March 3, 2017

The Perils of Pen Names

By Rachel J. Good

“I don’t believe it,” a friend said. “I’ve been working with a therapist for years to combine my multiple personalities, and you’re deliberately splitting yours.”

Yes, I’d adopted another alias, or—as we writers prefer to call it—a pen name.

So how did I stumble into pen-name territory? I chose my first pen name when I edited for a romance company. They suggested pseudonyms to keep our editing separate from our writing. I began attending conferences and contributing to writing columns under my editor pseudonym and writing under a different name. The first conference I attended as an editor I ignored people calling my pen name until they started chasing me down the halls.

Another time a conference director sent a shuttle to the airport, but when I gave the driver my real name, he insisted I wasn’t on the pick-up list. As he scanned the sheet, I spotted my pseudonym.

I pointed to his clipboard. “That’s me.”

He looked at me askance, but let me board. After we arrived at the hotel, I fumbled in my purse for a tip. My wallet went flying, and credit cards scattered everywhere. His eyes widened as he helped pick up cards with various pseudonyms on them. (And, yes, I do get credit cards for all my pen names.) He backed away as I handed him some bills. I’m sure he probably worried they were counterfeit.

My third pseudonym came from a book packager. They hoped the series I was writing for them would catch on, and they’d be able to hire a stable of authors to churn out books. Alas, that didn’t happen, and I’ve remained the only name behind the series.

A few years ago, I began writing Amish novels. Because most of the books under my own name are for children and teens, I selected a well-known name in Lancaster County, PA, where the series is set. (The name, Rachel J. Good, also honors my deceased critique partner, Julie Good.) While on book tour in Lancaster, I had some interesting conversations with people who insisted we must be related.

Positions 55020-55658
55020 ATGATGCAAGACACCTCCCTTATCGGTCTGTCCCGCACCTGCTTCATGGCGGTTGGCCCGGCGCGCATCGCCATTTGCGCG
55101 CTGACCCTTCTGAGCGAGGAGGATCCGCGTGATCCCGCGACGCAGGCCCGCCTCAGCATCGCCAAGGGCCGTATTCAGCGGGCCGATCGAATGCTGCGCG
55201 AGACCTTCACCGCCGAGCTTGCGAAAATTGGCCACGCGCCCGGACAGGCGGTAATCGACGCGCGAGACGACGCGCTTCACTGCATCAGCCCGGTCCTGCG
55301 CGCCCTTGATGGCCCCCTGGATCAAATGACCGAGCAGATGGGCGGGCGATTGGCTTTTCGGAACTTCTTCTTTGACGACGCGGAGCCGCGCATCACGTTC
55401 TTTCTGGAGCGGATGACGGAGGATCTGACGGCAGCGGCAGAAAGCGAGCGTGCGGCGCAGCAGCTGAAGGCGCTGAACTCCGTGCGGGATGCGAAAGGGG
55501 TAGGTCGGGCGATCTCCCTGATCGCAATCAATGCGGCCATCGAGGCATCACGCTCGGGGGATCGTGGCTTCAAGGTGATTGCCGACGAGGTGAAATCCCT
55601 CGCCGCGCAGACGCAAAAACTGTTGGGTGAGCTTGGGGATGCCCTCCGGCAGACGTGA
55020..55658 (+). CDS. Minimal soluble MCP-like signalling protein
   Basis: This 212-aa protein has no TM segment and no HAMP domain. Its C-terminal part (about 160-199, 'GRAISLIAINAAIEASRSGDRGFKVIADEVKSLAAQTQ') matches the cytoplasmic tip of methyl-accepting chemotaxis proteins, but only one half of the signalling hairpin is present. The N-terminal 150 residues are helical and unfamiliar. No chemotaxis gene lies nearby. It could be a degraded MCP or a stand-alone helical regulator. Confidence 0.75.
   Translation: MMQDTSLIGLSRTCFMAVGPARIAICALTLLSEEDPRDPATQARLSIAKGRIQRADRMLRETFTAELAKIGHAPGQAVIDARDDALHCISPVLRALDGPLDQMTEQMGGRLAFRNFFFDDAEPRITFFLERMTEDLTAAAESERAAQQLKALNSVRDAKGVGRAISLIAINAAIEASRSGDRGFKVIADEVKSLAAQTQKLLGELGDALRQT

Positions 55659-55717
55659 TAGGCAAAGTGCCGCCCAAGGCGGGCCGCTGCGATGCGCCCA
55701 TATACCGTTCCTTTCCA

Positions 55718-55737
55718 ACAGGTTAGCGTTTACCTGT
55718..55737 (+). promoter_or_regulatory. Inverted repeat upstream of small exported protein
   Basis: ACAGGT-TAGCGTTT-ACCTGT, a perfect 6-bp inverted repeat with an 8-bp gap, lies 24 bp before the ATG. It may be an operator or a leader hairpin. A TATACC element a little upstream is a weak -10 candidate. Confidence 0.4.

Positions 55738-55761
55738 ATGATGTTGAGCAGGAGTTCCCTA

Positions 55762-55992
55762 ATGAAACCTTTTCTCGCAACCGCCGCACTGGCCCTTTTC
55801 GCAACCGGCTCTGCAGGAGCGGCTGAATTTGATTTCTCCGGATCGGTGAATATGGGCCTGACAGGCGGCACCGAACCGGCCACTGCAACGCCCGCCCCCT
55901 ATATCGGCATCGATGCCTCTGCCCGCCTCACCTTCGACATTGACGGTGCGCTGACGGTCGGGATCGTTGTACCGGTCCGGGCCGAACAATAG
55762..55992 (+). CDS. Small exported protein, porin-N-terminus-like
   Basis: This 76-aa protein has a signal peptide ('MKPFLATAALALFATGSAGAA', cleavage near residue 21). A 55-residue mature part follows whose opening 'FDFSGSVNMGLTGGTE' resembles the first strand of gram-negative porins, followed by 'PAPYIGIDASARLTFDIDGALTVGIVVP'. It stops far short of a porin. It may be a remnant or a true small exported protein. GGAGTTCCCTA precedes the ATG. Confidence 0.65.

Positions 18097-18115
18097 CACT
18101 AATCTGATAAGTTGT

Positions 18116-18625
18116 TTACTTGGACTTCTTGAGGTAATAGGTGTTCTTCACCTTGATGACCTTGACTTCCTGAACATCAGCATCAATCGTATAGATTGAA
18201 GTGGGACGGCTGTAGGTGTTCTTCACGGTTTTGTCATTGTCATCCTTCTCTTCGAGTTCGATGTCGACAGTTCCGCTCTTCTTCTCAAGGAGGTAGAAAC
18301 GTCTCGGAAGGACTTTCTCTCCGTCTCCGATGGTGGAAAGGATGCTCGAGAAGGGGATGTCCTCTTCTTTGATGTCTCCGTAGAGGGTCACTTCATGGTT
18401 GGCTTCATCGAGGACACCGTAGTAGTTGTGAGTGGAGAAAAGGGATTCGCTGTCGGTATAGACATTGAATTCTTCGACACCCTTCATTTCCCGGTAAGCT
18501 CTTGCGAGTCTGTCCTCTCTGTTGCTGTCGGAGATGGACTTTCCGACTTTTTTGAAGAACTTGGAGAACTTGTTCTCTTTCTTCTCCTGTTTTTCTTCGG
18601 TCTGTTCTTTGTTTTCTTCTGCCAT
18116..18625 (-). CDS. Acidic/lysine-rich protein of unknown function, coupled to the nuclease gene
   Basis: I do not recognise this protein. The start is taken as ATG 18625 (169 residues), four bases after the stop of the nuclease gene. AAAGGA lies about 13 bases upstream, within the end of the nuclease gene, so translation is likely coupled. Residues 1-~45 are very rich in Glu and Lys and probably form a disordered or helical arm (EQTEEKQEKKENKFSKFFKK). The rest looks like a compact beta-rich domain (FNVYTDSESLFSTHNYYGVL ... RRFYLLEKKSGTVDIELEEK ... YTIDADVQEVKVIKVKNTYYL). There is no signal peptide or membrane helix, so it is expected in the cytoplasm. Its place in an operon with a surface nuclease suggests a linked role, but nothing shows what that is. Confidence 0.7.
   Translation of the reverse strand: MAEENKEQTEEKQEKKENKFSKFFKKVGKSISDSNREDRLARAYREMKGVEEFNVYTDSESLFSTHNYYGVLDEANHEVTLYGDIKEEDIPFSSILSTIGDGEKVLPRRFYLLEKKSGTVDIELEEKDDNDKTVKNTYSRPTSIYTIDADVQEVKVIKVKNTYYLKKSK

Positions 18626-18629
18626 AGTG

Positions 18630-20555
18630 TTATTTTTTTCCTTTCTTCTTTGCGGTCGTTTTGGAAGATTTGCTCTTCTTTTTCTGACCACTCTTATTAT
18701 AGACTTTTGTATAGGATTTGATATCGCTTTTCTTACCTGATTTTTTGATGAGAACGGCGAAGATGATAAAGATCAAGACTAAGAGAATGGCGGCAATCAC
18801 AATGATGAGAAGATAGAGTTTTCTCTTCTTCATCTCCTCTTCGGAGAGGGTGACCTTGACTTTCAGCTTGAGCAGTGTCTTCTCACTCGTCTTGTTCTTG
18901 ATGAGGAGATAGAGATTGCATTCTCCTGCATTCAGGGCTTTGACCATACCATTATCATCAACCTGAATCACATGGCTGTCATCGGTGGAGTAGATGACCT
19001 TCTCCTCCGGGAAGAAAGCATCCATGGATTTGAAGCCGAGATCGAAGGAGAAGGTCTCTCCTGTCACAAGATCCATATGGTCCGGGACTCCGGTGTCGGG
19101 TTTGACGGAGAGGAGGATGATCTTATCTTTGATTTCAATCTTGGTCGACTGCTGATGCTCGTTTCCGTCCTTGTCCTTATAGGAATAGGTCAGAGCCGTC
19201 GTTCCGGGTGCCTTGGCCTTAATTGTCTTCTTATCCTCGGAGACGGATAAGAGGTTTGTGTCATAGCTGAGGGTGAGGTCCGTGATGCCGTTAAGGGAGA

Now that I’m up to four pen names, things usually go more smoothly, but I still have embarrassing moments. A few times, I’ve signed the wrong name on emails or autographed a book incorrectly. If it’s my real name when it should be a pseudonym, I’ll add w/a (writing as) and the correct pen name. But if I catch myself writing the wrong pen name, I’ll turn the mistaken letters into a small design. That’s where my illustration degree comes in handy. If you stumble across any of my books with hearts or other small designs in front of my name, you’ll know I had a momentary brain freeze while autographing. Who knows? Perhaps someday those autographed books will be collector’s items.
Despite the problems with pen names, they also have benefits. 

After all, you never know when you might need the witness protection program or have to hide out from the law (especially if someone reports you for discussing foolproof murder techniques in public, another peril of being a writer). And, oh no, now that I’m talking mysteries, do I need another pseudonym?
Inspirational author Rachel J. Good writes life-changing, heart-tugging novels of faith, hope, and forgiveness. She is the author of several Amish series in print or forthcoming – Sisters & Friends series, Love & Promises series, and two books in the Hearts of Amish Country series – as well as the Amish Quilts Coloring Books and the contemporary novella, Angels Unaware. Visit her at her website, Facebook, author page, Twitter, Pinterest, and Goodreads. Her alter-ego, Laurie J. Edwards, is a former teacher and librarian with more than 2300 articles and two dozen books in print or forthcoming, who also juggles freelance editing and illustration careers. Find out more about her on her website, blog, Twitter, Facebook, and Goodreads. As Erin Johnson, she generally hangs around on Wattpad with her teen readers.

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